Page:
More than 50 feminist organizations have sent an open letter to Uruguayan President-elect Tabaré Vásquez demanding he support the legalization of abortion in that country. As 2004 drew to a close Vásquez publicly stated his opposition to such a move.
Arguing that the State should maintain its “laicity” and “the plurality of society,” feminists complained that the President-elect met with representatives of the Catholic Church to discuss the problem of abortion.
“Once more, certain aspects that affect family life and a woman’s right to choose have again become the subject of conversations behind closed doors between politicians and the hierarchy of the Catholic Church,” they complained.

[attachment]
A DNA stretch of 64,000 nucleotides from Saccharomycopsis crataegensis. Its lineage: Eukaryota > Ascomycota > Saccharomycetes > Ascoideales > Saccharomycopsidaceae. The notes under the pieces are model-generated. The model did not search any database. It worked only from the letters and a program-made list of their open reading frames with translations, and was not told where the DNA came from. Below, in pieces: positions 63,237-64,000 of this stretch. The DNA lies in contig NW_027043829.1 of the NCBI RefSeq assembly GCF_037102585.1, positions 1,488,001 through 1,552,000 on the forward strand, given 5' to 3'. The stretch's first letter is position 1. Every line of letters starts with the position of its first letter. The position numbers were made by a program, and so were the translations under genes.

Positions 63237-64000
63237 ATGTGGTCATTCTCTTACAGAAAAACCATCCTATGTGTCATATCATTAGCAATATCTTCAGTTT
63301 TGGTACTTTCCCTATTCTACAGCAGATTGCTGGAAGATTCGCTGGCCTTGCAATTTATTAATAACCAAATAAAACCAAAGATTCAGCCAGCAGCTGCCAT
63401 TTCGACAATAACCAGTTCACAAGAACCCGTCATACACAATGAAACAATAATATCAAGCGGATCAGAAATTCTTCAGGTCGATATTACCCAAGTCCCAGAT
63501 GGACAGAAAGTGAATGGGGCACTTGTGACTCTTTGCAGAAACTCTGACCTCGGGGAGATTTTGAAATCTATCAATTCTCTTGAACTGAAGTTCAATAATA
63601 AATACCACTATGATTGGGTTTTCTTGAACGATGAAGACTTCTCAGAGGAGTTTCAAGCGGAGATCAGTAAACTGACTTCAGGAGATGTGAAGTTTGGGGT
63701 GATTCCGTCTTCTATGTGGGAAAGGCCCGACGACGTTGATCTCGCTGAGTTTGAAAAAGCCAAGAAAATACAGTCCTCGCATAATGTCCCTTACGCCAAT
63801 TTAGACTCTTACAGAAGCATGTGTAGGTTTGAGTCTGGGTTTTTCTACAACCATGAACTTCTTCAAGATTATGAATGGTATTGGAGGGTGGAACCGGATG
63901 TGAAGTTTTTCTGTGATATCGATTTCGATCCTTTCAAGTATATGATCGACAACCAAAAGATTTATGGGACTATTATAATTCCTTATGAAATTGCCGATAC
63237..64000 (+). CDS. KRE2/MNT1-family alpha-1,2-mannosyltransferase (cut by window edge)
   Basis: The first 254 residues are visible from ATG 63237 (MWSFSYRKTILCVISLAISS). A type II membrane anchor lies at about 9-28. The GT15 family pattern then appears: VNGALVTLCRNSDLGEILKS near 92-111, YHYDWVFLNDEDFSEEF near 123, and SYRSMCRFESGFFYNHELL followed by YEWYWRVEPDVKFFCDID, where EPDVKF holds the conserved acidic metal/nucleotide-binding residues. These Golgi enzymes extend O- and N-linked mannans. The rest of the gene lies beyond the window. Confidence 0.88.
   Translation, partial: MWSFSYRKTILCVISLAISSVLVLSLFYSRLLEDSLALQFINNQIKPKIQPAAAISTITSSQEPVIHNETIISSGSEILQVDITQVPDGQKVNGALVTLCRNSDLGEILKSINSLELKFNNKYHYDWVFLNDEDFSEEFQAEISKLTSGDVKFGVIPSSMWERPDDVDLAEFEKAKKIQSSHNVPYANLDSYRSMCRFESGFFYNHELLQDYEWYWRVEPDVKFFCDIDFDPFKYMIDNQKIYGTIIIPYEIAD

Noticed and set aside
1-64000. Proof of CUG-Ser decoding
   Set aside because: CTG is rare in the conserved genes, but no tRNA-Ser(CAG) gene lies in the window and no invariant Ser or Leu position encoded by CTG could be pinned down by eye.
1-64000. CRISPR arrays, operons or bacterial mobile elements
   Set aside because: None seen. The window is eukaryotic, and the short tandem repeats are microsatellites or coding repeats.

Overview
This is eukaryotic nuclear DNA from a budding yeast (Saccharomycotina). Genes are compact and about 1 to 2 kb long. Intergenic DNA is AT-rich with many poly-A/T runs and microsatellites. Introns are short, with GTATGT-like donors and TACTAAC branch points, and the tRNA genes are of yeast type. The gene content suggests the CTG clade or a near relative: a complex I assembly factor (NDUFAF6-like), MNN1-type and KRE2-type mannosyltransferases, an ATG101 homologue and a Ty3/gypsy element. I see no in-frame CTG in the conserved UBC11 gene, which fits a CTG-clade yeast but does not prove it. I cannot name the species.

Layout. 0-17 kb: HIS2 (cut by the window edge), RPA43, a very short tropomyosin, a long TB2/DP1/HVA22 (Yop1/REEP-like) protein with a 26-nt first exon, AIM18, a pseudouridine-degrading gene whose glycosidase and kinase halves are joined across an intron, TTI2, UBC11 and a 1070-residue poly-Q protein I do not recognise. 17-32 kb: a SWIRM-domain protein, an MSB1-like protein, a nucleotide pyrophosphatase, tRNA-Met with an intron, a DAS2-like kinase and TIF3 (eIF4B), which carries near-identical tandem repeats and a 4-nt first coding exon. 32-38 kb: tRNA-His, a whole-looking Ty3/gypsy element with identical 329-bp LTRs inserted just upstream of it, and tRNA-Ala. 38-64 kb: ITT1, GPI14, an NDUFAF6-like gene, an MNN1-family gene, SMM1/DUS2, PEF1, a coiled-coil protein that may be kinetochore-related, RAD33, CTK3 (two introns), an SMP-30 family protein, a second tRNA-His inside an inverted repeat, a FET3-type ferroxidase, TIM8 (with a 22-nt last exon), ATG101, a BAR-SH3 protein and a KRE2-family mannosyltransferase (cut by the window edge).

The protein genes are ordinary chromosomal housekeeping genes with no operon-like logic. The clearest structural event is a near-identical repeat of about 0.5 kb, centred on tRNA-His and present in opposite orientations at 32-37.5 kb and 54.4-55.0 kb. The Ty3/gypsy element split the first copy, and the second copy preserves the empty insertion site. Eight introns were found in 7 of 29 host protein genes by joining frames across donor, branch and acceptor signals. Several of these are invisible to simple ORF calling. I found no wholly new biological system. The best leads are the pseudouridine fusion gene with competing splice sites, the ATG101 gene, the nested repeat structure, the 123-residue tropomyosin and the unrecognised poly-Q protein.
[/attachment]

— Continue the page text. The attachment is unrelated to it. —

Arguing that the majority of Uruguayans support legal abortion, feminists are pressuring Vásquez to act accordingly.
Feminists claim that since 1984 there has been a constant effort to decriminalize abortion in Uruguay but without success. The latest attempt comes in the form of a proposed bill called the “Defense of Reproductive Health,” which was passed by the House of Representatives on December 10, 2002, “but never became law because on May 4, 2004, it failed to be approved in the Senate by 3 votes.”
The controversial bill touches upon everything from sex education to contraception, responsible parenthood and the possibility of obtaining abortions up to the 12th week of pregnancy, all underneath the umbrella of “sexual and reproductive rights.”